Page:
In India, the states affected by Naxalite violence are Bihar, Chattisgarh, Madhya Pradesh, Jharkhand, Orissa, Telangana, Andhra Pradesh, Maharashtra, West Bengal and Uttar Pradesh. All the states mentioned here present a similar problem of rural poverty in the specific areas within their boundaries where the Naxalite movement is active. As many as 106 districts across all these states are in the grip of varying degrees of communist extremism or left-wing extremism as we know it.
Of these states, Bihar has the highest number of districts affected by Naxalite activities, followed closely by Jharkhand, which has 21 affected districts, Odisha, 19 districts, Chhattisgarh, 16 districts, Telangana and Andhra Pradesh, 8 districts each. Naxalite activities are comparatively much less in West Bengal and Maharashtra, with 4 affected districts in each while Uttar Pradesh has 3 affected districts and Madhya Pradesh has just one affected district.
The main reasons for extremist absolutist ideologies like communism to flourish in a particular area is extreme poverty, negligence, exploitation, and injustice. There can be exceptions though, like Kerala, where there is no extreme poverty of the type found in the Naxalite affected regions of Bihar, Jharkhand, Odisha or Chattisgarh.
Yet, the communists are still very well-entrenched in that state where one gets to see exactly the same kind of intimidating and violent politics by the communists that can be seen in the Naxalite-affected areas.
It raises the question about the need to distinguish just Naxalite violence as 'left-wing extremism' because there is practically no difference between the kind of intimidation and violence practiced by the overground elected communists and the underground Naxalites. In fact, the areas where the Naxalites had enjoyed complete dominance till about a few years ago in Bihar, Jharkhand, Odisha or Chattisgarh, daily life was similar to that of CPI (M)-run Kerala and West Bengal (when the CPI(M) was in power).
It means there is no difference between the thoughts and actions of Naxalites whom we refer to as 'left-wing extremists' and the CPI(M) or CPI, whom we refer to as 'mainstream' communists who "believe" in democracy.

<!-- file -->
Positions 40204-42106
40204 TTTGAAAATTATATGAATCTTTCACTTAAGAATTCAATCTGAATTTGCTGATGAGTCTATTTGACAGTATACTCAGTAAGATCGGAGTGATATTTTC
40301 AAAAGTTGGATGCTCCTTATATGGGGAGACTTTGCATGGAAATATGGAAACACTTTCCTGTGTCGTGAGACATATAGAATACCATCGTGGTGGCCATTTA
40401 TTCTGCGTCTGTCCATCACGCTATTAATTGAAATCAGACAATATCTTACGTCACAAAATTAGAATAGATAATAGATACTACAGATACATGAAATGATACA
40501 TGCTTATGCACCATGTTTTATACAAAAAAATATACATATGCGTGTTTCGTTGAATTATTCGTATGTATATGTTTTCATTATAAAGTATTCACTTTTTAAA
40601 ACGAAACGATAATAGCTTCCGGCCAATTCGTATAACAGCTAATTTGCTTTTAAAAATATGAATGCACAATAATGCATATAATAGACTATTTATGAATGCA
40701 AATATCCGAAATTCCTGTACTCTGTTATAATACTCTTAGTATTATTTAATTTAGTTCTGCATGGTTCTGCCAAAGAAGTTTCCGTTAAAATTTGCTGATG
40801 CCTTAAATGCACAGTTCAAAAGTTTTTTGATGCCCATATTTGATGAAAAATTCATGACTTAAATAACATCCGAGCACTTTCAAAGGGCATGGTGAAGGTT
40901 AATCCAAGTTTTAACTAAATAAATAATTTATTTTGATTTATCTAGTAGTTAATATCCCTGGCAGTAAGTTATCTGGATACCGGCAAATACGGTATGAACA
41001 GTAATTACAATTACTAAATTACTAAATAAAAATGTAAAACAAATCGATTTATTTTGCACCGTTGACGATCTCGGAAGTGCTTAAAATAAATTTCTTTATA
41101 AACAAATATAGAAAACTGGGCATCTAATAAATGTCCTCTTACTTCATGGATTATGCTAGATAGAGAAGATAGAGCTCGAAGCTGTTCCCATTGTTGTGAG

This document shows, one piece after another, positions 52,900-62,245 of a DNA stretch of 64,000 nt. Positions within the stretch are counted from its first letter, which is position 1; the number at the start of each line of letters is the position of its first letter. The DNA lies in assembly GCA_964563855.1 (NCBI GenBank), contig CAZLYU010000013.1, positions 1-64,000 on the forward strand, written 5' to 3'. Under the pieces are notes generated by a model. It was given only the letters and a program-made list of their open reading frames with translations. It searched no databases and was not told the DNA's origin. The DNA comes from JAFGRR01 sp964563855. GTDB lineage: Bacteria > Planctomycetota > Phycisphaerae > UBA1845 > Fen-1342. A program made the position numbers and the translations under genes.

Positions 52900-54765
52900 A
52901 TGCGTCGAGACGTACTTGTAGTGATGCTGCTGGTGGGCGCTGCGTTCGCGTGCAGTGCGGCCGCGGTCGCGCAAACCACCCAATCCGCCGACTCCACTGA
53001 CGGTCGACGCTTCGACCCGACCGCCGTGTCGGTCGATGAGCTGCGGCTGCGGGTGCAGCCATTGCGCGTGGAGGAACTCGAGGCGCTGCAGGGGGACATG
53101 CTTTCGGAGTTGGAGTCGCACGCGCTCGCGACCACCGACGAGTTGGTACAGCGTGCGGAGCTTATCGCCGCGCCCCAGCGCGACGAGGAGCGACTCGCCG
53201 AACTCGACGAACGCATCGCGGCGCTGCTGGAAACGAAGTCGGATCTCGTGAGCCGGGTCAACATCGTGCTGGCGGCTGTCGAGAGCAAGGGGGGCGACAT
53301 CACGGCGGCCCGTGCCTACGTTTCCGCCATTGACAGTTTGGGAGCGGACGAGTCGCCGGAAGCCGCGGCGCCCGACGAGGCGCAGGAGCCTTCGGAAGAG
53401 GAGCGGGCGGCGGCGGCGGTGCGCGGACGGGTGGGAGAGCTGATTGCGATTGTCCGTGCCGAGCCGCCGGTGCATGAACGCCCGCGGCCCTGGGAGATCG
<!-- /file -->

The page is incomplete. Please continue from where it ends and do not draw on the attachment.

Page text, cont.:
The truth is, communists are extremists irrespective of whether they hold a gun like their guerrilla comrades, the Naxalites, or whether they sit in parliament like the CPI(M) or CPI. There is no scope of any second opinion in any communist-dominated area.
China and North Korea are living examples and the Soviet Union, East Germany, and some others are dead examples. Communism is essentially an economic doctrine and China ditched that economic doctrine four decades ago to adopt the free market model to achieve its remarkable growth.
Nobody can deny the need to eliminate poverty, negligence, exploitation, and injustice from vast areas of India but communism is not the way to achieve it. The need of the hour is to strengthen local self-government from the district level downward. Right now, the state-appointed autocratic and aristocratic office of the district collector rules arbitrarily over the districts. That power should shift to the elected district legislature - the Zilla Parishad or the District Council which will be accountable to the people of the district. The absence of accountability of the government has led to poverty, negligence, exploitation, and injustice which gave space to extremist forces like the Naxalites and the communists.